If you pass away with debt to your name, most liabilities should become the responsibility of your estate. Your estate refers to everything you own at the time of your death.
The executor of your estate — which is the person you or the courts appoint to manage and distribute your assets after you die — must use your assets to repay what you owe. This could mean a number of things, from taking money directly from your bank accounts to selling property. In most situations, if your estate does not have enough to cover your debts, creditors are out of luck. However, in select scenarios, your loved ones may inherit your obligations. NerdWallet explains the types of inheritable debt as well as who may become liable.
What types of debt can you pass on?
Some types of debt are more likely to stick around after you pass away than others. Liabilities that most commonly go to heirs are as follows:
- Student Loans: Some private lenders will forgive student loans upon death, and the U.S. government discharges all student loans when a person dies. However, if you have an outstanding private student loan that you took out before November 20, 2018, your spouse or co-signer may assume legal obligation of it.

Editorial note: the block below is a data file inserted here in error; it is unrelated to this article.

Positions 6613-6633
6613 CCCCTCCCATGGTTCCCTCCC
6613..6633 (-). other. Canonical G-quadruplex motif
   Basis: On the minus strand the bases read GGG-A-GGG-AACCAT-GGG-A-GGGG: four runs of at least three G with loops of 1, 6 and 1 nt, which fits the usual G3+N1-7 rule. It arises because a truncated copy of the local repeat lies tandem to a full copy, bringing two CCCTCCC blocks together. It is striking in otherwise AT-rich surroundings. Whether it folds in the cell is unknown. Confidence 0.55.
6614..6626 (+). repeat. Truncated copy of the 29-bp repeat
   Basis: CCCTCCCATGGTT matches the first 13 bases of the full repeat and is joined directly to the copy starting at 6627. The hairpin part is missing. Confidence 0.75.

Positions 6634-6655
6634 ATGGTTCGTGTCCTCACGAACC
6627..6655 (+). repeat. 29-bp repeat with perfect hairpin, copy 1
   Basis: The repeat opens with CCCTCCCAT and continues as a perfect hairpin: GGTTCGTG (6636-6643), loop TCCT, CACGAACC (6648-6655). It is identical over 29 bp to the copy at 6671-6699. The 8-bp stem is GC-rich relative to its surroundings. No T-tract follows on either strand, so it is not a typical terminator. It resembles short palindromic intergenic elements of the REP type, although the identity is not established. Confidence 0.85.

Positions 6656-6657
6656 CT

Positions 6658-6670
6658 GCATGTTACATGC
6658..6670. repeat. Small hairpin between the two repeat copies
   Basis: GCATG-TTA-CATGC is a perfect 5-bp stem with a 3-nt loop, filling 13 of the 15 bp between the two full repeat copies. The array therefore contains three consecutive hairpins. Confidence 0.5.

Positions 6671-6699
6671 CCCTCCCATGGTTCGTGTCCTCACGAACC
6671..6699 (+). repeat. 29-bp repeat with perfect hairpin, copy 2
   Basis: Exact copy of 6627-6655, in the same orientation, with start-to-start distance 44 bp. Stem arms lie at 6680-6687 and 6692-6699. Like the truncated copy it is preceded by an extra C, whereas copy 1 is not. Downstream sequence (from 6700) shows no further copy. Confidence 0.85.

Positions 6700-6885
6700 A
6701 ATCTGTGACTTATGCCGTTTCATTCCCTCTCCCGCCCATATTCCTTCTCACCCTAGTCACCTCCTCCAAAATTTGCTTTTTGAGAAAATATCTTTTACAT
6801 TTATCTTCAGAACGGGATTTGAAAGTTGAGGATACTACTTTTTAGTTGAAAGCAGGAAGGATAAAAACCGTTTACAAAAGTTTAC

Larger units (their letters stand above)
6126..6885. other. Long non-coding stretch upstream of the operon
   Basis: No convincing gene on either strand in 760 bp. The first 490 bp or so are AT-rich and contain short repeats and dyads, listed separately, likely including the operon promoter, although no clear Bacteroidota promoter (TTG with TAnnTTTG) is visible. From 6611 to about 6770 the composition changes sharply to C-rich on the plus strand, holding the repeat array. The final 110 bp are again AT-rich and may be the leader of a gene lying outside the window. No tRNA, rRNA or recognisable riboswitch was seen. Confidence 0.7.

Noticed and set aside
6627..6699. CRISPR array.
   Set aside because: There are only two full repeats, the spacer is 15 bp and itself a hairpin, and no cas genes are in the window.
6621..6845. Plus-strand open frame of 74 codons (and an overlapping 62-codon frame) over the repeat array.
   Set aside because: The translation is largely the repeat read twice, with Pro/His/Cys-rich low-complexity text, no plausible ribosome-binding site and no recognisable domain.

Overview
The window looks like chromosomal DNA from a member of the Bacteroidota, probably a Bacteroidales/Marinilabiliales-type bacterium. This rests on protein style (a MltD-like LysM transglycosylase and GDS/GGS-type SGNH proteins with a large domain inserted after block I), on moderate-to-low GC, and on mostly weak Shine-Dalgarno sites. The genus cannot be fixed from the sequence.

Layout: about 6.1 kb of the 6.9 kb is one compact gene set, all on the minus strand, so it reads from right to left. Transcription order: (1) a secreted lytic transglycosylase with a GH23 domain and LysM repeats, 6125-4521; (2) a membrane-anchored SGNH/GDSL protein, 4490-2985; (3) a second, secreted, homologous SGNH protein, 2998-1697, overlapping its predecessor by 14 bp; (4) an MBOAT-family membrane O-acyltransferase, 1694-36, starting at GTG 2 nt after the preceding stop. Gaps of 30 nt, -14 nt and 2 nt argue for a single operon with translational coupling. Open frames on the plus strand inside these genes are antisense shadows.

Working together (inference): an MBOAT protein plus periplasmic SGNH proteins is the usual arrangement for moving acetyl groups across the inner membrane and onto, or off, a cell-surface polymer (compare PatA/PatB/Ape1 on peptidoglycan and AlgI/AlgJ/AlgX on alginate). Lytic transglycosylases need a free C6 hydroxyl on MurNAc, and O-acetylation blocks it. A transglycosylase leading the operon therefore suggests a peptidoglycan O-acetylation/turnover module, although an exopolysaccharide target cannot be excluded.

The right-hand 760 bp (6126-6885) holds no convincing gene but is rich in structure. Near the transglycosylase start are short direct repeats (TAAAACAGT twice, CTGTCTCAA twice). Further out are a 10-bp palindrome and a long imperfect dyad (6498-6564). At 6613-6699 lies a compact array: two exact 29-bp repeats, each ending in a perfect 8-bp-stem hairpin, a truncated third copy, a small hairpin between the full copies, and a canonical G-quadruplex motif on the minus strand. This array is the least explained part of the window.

- Mortgage Loans: Mortgage and home equity loans become the property of your estate upon your death. However, if you pass your home onto an heir, or if an heir assumes ownership, the outstanding amount will become his or her obligation. Your executor may choose to remove the burden of debt by selling your home and using the proceeds to repay the mortgage loan. If you cosigned the loan with someone and that someone outlives you, he or she assumes sole responsibility of the debt.
- Vehicle Loans: Auto loans are secured, which means failure to make payments can result in repossession. If your estate cannot repay your auto loan, and if an heir wants to keep your vehicle, he or she must continue to make payments to avoid repossession.
- Credit Card Debts: An heir only becomes responsible for outstanding credit card debt if he or she is a joint account holder. Authorized users do not assume liability.
Who can inherit your debt?
Select few individuals can inherit your debt upon your death. In all states, co-signers and joint account holders assume full responsibility of a deceased’s remaining debt. In community property states, spouses stand to inherit debt. Fortunately, New Jersey is not a community property state. If your estate executor fails to comply with probate laws, the state may hold him or her accountable for debt that remains unsettled.